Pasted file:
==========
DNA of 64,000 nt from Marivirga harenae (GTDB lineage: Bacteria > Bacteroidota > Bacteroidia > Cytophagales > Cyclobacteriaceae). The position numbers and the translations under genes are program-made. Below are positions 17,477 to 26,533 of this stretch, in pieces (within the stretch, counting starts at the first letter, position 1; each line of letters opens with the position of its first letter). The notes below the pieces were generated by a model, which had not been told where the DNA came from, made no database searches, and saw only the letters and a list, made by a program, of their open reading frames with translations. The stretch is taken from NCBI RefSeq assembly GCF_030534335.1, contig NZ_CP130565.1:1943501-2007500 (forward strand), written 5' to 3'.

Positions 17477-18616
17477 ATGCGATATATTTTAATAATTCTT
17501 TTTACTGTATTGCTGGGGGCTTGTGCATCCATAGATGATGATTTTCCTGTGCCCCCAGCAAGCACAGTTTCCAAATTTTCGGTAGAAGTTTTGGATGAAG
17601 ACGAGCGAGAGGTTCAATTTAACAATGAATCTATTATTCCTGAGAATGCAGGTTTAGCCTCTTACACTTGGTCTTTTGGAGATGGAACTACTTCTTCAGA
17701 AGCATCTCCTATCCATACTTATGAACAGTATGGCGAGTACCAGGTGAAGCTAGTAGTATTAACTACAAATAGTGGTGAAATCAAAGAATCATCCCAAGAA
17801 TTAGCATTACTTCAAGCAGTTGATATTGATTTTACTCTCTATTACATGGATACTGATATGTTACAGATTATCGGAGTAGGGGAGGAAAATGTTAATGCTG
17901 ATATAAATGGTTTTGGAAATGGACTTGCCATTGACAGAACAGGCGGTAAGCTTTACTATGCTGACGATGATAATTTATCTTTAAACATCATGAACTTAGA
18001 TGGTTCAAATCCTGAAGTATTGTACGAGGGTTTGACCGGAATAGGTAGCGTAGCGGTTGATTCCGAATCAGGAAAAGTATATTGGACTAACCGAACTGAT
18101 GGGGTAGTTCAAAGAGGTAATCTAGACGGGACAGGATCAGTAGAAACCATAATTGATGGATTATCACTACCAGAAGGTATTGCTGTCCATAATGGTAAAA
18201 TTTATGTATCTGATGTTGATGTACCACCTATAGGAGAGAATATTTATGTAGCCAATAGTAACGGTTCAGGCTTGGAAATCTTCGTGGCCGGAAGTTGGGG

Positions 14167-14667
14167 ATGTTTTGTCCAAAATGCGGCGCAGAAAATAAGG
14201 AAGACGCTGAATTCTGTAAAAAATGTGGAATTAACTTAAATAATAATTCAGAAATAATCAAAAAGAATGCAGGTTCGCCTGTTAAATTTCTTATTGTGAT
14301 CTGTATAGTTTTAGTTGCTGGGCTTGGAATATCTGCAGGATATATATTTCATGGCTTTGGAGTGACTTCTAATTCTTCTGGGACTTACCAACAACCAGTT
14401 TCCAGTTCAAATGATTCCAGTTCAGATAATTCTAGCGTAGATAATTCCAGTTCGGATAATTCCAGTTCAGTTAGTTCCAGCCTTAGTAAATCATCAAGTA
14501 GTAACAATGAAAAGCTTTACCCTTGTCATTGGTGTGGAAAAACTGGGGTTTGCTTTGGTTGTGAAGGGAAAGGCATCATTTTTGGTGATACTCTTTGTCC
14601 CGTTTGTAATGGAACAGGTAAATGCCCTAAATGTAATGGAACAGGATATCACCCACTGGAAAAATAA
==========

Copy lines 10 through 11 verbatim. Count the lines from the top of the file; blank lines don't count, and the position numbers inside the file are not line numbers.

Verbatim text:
18101 GGGGTAGTTCAAAGAGGTAATCTAGACGGGACAGGATCAGTAGAAACCATAATTGATGGATTATCACTACCAGAAGGTATTGCTGTCCATAATGGTAAAA
18201 TTTATGTATCTGATGTTGATGTACCACCTATAGGAGAGAATATTTATGTAGCCAATAGTAACGGTTCAGGCTTGGAAATCTTCGTGGCCGGAAGTTGGGG